Facemasks, when added to other precautions like handwashing and social distancing, can help to slow the spread of COVID.

Follow these steps from the Mayo Clinic for putting on and taking off your mask:

  • Wash or sanitize your hands before and after putting on your mask.
  • Place your mask over your mouth and nose and chin.
  • Tie it behind your head or use ear loops. Make sure it’s snug.
  • Don’t touch your mask while wearing it.
  • If you accidentally touch your mask, wash or sanitize your hands.
  • If your mask becomes wet or dirty, switch to a clean one. Put the used mask in a sealable bag until you can get rid of it or wash it.
  • Remove the mask by untying it or lifting off the ear loops without touching the front of the mask or your face.
  • Wash your hands immediately after removing your mask.
  • Regularly wash cloth masks in the washing machine or by hand. (They can be washed along with other laundry.)

4. Keep your distance.

Stay away from other people to avoid catching or spreading COVID. Avoid crowds and practice physical distancing, which means to allow six feet between you and anyone else.

Other tips to keep your distance:

  • Stay home as much as possible.
  • Call or video chat with friends instead of getting together.
  • Avoid people who look sick.
  • Shop during non-peak times or use grocery deliver or curbside pickup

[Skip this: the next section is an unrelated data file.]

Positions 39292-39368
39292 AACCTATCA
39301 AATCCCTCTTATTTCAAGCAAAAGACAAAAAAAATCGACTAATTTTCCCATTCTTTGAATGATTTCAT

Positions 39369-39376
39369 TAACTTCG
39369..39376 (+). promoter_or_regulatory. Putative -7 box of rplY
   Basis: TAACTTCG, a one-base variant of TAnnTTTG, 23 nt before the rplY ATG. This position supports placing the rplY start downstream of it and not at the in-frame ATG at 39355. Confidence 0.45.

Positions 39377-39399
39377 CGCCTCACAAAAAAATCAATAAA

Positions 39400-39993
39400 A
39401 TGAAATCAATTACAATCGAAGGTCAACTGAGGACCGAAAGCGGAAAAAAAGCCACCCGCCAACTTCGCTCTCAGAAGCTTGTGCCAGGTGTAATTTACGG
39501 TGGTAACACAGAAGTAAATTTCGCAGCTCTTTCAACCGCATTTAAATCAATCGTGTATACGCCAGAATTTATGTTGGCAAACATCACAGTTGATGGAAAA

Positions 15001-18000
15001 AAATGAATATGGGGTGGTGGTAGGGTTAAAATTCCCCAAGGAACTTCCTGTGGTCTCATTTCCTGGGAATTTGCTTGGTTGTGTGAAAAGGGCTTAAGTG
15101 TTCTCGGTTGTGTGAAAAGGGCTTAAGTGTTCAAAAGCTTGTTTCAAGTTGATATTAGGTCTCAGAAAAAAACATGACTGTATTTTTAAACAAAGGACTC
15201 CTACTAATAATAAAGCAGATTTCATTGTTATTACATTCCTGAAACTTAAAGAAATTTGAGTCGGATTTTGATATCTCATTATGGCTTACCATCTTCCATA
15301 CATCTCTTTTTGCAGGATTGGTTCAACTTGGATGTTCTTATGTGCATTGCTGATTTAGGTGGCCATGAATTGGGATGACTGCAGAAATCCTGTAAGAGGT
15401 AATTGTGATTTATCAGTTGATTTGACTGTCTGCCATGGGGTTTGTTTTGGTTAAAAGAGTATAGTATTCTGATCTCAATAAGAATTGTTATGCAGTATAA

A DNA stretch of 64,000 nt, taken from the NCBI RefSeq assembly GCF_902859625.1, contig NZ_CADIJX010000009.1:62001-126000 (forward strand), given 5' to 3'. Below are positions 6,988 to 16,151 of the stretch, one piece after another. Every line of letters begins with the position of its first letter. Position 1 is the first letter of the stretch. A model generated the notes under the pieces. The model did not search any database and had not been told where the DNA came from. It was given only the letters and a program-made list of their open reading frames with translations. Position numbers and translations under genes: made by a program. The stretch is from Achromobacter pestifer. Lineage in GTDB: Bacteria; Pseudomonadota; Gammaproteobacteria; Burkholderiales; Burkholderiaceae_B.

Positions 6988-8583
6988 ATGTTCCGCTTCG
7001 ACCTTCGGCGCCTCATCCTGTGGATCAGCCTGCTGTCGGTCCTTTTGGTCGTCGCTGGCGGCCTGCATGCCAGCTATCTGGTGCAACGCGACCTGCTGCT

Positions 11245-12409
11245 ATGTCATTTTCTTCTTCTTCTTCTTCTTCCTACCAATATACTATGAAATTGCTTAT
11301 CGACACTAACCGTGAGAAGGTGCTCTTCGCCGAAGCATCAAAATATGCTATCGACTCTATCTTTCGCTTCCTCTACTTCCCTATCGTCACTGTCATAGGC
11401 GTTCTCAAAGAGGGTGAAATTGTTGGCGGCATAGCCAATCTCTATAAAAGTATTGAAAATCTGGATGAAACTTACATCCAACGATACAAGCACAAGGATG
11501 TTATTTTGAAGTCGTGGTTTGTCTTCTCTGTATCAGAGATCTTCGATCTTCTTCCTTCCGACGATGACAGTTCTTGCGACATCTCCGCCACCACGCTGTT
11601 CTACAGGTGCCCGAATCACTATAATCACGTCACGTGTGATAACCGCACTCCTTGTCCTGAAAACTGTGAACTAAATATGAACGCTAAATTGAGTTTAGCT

How can the delta variant and other COVID infections be stopped?

Dr. Poland (Mayo Clinic, July 2021) says we need higher rates of immunization to stop the delta variant from spreading and to stop the virus from mutating into new variants. Get your vaccination today, wash your hands, wear a mask, and keep your distance from other people.

Getting a COVID-19 vaccine will prevent the development of worse and worse variants. It will prevent severe cases of hospitalization and death, even in the face of a variant. The alternative is to lose another 600,000-plus Americans. Only this time it will, unfortunately, involve younger people.”

Gregory Poland, MD, infectious diseases expert and head of Mayo Clinic’s Vaccine Research.


Resources

Centers for Disease Control and Prevention (CDC). Statement from CDC Director Rochelle P. Walensky. July 27, 2021.

Centers for Disease Control and Prevention (CDC). Handwashing. Last reviewed June 10, 2021.

Chughtal, A., Seale, H., & Macintyre, C. (2020). Effectiveness of cloth masks for protection against severe acute respiratory Syndrome Coronavirus 2. Emerging infectious Diseases journal – CDC. Centers for Disease Control and Prevention, 26(10). https://wwwnc.cdc.gov/eid/article/26/10/20-0948_article

Johns Hopkins Medicine. New Variants of Coronavirus: What You Should Know. Updated July 23, 2021.

Johns Hopkins Medicine. How Can I Protect Myself from Coronavirus? Updated July 30, 2020.

Mayo Clinic Q&A podcast. Stopping the spiral of the COVID-19 delta variant. July 28, 2021.

Mayo Clinic. How well do facemasks protect against coronavirus? August 4, 2021.